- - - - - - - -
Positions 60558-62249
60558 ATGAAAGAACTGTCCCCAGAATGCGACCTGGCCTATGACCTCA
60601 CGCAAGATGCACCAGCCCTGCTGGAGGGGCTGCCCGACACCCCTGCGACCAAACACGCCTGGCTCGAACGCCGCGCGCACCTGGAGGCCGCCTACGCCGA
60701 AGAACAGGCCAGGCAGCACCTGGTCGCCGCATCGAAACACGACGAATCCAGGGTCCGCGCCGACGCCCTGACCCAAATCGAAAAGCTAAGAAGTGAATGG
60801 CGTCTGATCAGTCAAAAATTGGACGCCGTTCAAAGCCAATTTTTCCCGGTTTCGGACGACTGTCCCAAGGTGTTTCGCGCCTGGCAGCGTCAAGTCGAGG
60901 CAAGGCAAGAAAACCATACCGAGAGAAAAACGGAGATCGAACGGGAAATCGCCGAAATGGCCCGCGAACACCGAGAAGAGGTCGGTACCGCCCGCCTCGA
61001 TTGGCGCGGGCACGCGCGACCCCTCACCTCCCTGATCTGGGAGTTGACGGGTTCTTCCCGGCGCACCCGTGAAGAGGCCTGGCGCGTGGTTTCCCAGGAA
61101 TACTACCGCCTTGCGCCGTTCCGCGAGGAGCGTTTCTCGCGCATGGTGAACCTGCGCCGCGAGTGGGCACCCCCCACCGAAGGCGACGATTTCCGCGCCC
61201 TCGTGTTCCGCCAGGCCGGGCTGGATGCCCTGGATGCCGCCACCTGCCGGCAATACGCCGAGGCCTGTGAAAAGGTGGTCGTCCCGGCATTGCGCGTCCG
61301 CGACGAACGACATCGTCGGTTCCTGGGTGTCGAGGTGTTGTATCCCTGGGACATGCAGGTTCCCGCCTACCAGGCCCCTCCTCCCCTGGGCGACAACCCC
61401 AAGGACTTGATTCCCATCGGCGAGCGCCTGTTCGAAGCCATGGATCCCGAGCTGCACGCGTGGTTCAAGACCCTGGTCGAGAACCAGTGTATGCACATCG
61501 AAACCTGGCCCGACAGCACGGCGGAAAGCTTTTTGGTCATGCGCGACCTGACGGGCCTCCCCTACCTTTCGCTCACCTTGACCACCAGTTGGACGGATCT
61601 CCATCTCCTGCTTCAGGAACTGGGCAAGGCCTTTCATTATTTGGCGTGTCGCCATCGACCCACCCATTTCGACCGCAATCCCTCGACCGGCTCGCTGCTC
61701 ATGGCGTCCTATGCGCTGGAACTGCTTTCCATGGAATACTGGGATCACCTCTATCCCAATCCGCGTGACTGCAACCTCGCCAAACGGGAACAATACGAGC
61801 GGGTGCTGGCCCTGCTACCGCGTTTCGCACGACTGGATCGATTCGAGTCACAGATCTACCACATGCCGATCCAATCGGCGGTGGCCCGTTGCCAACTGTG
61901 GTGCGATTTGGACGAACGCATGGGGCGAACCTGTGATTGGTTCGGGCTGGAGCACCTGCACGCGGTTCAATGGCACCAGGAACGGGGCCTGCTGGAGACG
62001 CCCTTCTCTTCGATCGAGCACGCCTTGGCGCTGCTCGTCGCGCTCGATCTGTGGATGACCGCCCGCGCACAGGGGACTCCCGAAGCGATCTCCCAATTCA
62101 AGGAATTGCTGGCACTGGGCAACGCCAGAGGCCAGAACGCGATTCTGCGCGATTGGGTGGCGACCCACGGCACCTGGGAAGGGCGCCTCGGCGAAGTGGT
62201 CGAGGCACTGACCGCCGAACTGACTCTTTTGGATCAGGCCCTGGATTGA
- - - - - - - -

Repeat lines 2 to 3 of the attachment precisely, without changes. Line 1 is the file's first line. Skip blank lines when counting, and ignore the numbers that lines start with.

60558 ATGAAAGAACTGTCCCCAGAATGCGACCTGGCCTATGACCTCA
60601 CGCAAGATGCACCAGCCCTGCTGGAGGGGCTGCCCGACACCCCTGCGACCAAACACGCCTGGCTCGAACGCCGCGCGCACCTGGAGGCCGCCTACGCCGA